If you could breed books, you’d be able to have any author combination you could ever dream up. Think for instance, if you took books by two of the greatest minds in science fiction and fantasy, Frank Herbert and J.R.R. Tolkien, and made one glorious book-baby. The resulting product would probably split the sky with blinding light, creating a cloud stairway, paved with gold and diamonds, that would ascend straight to Nerd Heaven.

You Complete Me.

You Complete Me.

However, with great power does come great responsibility. This could open the door to some of the largest literary disasters in the history of ever. Imagine, if you dare, the above pictured Glenn Beck’s bestseller The Overton Window combined with the slightly less vapid Gossip Girl series. Yeah, that aneurysm you’re having now? I feel it too.


Inevitable Inbreeding


You know this would happen. Say you like a book so much that you only want to read books exactly like it. You just put two copies of the same book together and there ya go. While it might sound like a good idea at the time, I assure you the results would be just as defect riddled as the inbred children of humans.

When I started writing a column on books having sex, I promised myself I wouldn’t make any Twilight jokes. That’s a dead horse that had been beaten time and time again. Still, I can’t shake the image of thousands of pre-teen girls putting two copies of the book in their closet and eagerly awaiting the results.

Seriously, with endless collaborative possibilities, why would someone want to read the exact same story over and over again just slightly repackaged? Oh wait. We call that the Romance genre.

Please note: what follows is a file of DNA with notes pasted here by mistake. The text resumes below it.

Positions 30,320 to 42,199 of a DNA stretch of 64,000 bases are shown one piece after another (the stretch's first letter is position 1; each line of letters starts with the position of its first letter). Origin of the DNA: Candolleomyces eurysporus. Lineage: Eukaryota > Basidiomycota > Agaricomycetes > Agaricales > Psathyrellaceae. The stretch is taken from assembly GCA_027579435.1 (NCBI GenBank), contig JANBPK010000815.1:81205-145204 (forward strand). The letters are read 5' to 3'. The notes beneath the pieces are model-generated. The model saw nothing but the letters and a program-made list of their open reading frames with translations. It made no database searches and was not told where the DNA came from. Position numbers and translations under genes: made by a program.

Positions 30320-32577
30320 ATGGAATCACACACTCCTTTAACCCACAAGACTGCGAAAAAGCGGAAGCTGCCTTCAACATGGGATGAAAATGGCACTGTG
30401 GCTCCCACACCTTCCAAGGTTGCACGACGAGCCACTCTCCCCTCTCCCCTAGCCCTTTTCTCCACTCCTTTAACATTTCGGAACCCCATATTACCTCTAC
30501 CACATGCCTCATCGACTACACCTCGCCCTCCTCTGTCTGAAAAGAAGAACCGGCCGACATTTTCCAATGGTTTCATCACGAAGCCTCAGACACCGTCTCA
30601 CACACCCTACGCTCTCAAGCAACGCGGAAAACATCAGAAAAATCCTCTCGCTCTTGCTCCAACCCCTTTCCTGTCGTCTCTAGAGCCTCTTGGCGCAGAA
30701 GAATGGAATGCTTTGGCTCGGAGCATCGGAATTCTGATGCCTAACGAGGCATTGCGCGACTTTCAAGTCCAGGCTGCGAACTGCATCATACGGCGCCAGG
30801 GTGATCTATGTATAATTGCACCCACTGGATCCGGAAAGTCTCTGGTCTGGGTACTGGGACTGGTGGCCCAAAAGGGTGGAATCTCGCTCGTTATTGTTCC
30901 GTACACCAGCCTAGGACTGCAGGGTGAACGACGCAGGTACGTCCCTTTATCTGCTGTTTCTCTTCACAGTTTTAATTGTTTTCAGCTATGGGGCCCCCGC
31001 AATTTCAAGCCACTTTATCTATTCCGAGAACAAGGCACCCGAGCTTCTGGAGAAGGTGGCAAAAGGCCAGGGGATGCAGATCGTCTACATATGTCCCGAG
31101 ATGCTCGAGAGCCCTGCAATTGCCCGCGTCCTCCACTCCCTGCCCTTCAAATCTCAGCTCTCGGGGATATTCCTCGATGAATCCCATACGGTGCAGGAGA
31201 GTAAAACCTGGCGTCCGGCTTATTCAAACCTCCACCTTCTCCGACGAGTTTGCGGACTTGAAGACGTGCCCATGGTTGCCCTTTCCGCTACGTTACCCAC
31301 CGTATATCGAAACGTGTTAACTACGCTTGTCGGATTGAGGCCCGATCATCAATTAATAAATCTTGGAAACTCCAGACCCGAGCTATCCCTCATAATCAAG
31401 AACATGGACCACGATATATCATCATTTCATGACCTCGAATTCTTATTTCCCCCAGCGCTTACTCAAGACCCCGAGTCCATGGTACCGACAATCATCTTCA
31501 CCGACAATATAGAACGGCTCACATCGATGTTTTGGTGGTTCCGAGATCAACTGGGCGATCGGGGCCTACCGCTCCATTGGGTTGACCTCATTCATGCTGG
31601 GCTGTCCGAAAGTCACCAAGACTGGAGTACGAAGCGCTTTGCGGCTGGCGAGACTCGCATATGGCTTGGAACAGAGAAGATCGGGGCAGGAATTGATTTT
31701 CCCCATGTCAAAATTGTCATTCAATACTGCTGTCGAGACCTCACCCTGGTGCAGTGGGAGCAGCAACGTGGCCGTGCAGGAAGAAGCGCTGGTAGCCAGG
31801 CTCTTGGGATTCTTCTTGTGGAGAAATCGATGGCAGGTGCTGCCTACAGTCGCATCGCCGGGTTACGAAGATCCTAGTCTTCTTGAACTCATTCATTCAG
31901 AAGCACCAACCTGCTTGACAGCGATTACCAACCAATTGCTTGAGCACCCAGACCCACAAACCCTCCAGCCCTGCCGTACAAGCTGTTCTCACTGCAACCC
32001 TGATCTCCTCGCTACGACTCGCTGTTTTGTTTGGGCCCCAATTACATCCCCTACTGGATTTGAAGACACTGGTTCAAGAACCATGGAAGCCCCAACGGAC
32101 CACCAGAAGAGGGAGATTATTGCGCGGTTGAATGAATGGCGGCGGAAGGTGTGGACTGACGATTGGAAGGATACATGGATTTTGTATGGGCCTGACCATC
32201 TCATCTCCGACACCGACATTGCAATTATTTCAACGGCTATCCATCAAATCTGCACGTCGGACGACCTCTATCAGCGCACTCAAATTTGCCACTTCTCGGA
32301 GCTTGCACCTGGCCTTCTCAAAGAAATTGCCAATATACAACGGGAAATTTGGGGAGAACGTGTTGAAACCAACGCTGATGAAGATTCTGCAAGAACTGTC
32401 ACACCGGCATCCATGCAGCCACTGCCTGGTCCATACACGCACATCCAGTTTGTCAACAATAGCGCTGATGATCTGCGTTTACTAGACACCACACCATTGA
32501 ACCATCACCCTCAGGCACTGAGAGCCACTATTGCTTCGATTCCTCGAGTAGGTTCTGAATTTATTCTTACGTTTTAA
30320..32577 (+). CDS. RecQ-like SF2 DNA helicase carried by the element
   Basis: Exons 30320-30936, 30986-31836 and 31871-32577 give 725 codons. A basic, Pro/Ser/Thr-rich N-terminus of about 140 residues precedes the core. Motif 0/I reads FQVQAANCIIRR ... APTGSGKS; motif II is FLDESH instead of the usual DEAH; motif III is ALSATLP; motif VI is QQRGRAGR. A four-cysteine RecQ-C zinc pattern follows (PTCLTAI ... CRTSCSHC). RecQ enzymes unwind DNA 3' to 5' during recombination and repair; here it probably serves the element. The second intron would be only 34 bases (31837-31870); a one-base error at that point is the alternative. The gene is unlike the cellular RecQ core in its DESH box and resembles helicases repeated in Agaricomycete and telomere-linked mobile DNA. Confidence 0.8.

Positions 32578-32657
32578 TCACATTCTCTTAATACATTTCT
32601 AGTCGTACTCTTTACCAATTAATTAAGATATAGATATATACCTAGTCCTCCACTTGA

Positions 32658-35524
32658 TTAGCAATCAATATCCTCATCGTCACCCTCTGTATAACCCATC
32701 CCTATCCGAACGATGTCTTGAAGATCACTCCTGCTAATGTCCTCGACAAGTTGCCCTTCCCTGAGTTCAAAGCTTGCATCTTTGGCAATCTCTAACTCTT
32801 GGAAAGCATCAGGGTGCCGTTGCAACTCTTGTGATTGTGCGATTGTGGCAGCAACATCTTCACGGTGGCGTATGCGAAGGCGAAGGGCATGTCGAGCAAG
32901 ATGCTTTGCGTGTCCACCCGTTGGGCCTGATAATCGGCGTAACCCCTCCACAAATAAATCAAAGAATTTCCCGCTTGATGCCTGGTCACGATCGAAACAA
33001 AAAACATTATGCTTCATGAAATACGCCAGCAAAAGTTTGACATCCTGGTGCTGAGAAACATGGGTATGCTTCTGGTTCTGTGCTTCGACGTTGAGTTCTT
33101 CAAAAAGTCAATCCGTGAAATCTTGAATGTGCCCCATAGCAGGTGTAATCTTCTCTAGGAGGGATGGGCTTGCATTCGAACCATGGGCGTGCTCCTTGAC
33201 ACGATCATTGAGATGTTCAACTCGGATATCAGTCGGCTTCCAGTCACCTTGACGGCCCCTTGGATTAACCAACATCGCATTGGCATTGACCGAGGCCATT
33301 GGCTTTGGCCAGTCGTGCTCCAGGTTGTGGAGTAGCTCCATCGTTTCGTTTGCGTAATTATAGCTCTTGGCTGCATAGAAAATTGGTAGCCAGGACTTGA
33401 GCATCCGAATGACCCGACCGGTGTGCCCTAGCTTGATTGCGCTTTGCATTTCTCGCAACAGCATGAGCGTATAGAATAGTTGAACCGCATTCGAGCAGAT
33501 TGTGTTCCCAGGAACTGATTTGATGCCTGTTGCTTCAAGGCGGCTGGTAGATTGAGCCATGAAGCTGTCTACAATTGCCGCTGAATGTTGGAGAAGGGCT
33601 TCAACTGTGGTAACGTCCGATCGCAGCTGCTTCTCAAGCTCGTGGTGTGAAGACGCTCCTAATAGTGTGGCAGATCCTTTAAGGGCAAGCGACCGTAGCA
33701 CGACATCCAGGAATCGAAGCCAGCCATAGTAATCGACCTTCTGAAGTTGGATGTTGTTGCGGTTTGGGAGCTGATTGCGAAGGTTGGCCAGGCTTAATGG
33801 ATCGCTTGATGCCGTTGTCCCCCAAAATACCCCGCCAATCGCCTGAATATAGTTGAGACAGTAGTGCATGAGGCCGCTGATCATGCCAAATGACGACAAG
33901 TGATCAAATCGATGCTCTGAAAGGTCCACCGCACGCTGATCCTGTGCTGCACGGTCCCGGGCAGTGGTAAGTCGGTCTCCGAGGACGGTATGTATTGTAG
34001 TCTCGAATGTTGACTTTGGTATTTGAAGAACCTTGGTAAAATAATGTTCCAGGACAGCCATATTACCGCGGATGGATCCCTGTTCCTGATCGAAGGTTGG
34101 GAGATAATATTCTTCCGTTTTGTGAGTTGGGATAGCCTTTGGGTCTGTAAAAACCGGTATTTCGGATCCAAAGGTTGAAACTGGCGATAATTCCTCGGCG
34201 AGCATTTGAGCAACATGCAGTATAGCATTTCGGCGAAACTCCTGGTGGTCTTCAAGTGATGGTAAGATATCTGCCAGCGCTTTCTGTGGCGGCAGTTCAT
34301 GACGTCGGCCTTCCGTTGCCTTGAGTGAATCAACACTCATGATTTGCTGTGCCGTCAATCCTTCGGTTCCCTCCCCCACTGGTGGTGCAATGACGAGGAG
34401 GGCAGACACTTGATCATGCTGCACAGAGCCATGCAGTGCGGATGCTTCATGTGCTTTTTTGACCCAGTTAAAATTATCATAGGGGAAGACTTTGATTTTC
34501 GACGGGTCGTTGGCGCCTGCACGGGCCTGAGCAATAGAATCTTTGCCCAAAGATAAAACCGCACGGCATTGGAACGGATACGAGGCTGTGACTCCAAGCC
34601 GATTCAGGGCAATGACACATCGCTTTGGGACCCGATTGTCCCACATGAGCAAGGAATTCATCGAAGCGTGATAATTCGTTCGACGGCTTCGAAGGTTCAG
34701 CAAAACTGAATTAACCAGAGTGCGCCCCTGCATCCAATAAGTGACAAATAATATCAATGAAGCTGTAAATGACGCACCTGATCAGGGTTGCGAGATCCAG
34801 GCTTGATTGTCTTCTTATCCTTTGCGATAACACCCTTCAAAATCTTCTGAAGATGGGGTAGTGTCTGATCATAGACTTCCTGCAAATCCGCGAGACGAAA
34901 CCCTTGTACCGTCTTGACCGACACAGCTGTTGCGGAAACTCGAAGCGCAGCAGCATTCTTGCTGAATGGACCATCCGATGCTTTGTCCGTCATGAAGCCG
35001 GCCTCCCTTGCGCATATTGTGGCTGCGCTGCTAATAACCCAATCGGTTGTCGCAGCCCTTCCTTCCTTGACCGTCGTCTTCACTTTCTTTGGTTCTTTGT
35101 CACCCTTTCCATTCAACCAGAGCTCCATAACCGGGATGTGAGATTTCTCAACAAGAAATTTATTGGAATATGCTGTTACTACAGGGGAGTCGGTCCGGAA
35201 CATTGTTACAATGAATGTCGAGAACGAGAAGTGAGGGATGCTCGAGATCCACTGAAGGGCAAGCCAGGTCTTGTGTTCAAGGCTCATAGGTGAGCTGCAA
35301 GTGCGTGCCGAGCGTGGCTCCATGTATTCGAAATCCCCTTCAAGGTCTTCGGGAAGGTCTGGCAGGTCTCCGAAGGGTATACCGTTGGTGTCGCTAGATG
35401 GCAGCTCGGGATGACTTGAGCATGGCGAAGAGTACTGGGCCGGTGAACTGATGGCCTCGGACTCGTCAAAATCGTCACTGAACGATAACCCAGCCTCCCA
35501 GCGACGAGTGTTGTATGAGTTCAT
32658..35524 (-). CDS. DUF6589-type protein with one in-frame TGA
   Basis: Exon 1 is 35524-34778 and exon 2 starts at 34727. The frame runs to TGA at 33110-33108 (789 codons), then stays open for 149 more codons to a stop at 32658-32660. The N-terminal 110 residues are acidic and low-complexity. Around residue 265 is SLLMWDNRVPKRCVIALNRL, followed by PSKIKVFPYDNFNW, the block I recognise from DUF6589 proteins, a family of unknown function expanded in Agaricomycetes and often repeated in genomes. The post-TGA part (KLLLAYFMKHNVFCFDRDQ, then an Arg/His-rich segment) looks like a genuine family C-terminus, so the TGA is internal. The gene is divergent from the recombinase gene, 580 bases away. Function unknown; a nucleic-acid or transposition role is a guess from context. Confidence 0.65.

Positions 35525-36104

Bookstores Become Brothels


When you walk into your local bookstore you find two separate sections of books. Those for sale, and those for “sale”. You can either buy new books to read or you can bring in a book of your own and pay to have it spend some time with another book behind the curtain in the back of the store. Now that sounds like a respectable establishment to which I want to give my business. Because everyone has thought at one point or another, ya know what we need to add to the fun experience of buying books? Shame.

And those are just the new book stores. Imagine what the used bookstores would look like. Used bookstores are already dingy, low lit places that might as well be book graveyards. We don’t need those to be worse.

In a world where books breed, the used bookstores would be smoky shops lit only by black lights. When you walk in, bad European electronica is playing from a broken down set of speakers and books are all spread around on couches and bean bag chairs. In the corner, you see worn out Westerns, well past their prime, shooting up syringes of ink. On a table, an unwanted paperback lets more prestigious books snort lines of white off its cover.

Desperate Times

Desperate Times

This is the true face of book breeding, in all it’s vivid, seedy squalor. You back out of the used bookstore, feeling like you need a long hot shower, and vow to never again read a book as long as you live.


And that, ladies and gentleman, is why you should never watch The Pagemaster.